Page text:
Kitchen Techniques: Heat

Pizza-oven

I’ve written about thickeners and emulsifiers, but I’ve been ignoring one of the most basic components of cooking. Warming a soup; boiling a potato; searing a steak; baking a souffle; microwaving a cup of tea; they all have one thing in common: the application of heat.

Understanding the different ways that heat moves is the key to understanding the different effects heat can produce. Most of what I’m going to describe will be effects you already know — melting, freezing, boiling, toasting, browning, convection — but it’s worthwhile to have a really clear mental image of the how and why of these processes.

Let’s start with a grilled cheese. The bread is room temperature;  the butter on the outside and the cheese on the inside are both still cold from the refrigerator. The pan is hot.

What does that mean, “the pan is hot”? The pan is made of molecules. Even though the pan is solid, the molecules can jiggle around. The faster they jiggle, the hotter the pan. Heat is just the molecules being speedy.

So, all the little pan molecules are jiggling pretty fast, but the butter molecules are moving slowly — the butter’s still cold. Once the butter comes in contact with the pan, the hyperactive, hot-and-jiggly molecules in the pan start hitting the slow molecules of butter. Just like when a fast-moving pool ball hits a stationary one, the butter molecules that are closest to the pan molecules end up with a fraction of that extra speed. They jostle around a little faster; and they in turn run into butter molecules that are a little higher up — ones that aren’t directly touching the pan. And so a fraction of a fraction of the pan-speed gets up a little further into the butter, and gets those molecules bumping around. And a fraction of a fraction of a fraction of the speed is transferred even higher…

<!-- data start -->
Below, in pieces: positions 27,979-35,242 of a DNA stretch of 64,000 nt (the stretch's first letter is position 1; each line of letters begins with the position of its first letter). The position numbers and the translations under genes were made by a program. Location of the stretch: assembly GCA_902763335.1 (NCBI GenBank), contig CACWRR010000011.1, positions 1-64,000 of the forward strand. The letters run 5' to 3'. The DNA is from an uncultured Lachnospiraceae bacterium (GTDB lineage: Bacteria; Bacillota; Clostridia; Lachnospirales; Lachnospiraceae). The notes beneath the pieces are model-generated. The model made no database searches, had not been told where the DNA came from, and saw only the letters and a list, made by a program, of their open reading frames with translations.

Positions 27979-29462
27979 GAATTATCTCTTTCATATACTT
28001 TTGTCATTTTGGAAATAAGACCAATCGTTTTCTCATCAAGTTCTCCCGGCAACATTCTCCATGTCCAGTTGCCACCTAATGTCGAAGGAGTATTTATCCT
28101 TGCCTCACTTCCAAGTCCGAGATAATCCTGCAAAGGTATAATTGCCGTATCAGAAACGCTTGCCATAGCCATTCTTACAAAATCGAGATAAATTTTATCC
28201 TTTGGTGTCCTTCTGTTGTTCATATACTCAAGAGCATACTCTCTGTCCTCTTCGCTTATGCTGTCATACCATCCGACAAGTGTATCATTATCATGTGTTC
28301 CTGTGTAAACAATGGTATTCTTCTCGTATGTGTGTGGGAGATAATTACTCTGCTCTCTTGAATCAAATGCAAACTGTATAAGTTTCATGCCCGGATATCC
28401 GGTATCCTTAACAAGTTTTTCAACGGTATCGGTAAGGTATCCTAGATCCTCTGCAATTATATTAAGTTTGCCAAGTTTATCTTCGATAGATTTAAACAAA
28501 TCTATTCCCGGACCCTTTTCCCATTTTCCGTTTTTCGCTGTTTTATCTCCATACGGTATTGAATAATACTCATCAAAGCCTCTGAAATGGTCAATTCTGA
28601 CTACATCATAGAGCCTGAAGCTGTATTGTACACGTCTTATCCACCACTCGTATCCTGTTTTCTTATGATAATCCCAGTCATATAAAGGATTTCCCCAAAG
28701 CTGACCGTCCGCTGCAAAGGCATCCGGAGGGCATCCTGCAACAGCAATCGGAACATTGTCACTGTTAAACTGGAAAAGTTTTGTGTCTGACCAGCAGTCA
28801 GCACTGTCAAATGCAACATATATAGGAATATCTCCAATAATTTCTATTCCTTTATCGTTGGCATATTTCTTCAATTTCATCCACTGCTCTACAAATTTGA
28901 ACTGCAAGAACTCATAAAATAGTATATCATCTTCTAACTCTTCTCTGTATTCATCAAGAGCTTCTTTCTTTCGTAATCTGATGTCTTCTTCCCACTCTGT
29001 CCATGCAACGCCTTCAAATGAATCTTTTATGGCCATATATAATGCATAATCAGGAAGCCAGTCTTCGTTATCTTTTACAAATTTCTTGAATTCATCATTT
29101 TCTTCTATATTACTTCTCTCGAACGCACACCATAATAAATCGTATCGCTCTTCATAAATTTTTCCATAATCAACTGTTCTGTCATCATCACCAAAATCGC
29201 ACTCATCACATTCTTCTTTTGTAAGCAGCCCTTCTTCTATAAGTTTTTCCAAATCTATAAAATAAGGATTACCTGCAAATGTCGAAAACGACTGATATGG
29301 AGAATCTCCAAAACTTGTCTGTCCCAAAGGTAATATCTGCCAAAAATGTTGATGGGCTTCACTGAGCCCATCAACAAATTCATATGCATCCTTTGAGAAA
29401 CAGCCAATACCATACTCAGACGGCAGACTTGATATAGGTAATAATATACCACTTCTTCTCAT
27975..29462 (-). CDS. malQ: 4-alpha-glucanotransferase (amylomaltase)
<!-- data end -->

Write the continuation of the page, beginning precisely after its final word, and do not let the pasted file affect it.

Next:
And slowly, slowly, some of the heat of the pan moves up into the butter.

This process of moving heat through molecules hitting other molecules hitting other molecules, is called diffusion. It’s important to remember that diffusion always starts at the hot part — the pan — and moves (slowly!) towards the cold part — the center of the butter.

Once the butter molecules get jiggling fast enough, they can no longer hold on to one another. It’s a little like trying to ice-skate with a group of people, all holding hands; it works if you’re slow and careful, but if everyone starts heading in a different direction, they all break apart. When the butter molecules get jiggling fast enough to fly apart, the butter melts. That’s all a liquid is — a material whose molecules are moving fast enough that they can’t hold on to each other. Slow them down — cool the liquid down — and it will turn into a solid again. (The particular speed at which the molecules can hold on to each other depends on what kind of molecules they are. That’s why water is ice at 0 degrees celsius but alchohol is still a liquid all the way down to -114. It’s much easier for water molecules to hold hands than alcohol molecules.)

But let’s keep our attention on the grilled cheese. The butter has melted, now — it’s good and hot — so lets turn our attention to the bread.

Bread is spongy; it’s full of air.

Both the metal of the pan and the butter have LOTS of molecules packed into a small space. Air has relatively few. Because there are so few air molecules, it takes a long time for a hot pan molecule to hit a cool air molecule. Air heats up much slower than other materials — and it heats other things up slowly, too.

Remember: bread is full of air.

Bread doesn’t make much contact with the pan by itself — but once the butter is melted, the bread makes plenty of contact with the butter. The butter helps transfer heat (speed) from the pan to the bread. But because the bread is full of air, most of that heat stays right at the surface of the bread.

We’ve been pretending that molecules are like pool-balls — they’re identical, solid, and unbreakable. That’s not really true. The molecules of bread are varied and complex. There are sugar molecules, starch molecules, fat molecules, protein molecules — all kinds of big complicated molecules. Once those molecules get really hot, they start to fall apart, and change shape, and recombine, and do all sorts of complicated things. It’s as if our ice skaters got going so fast that their arms started flying off, heads and legs and torsos all bending around and running into each other and making a really interesting mess. That interesting mess? In the case of the bread, it’s tasty: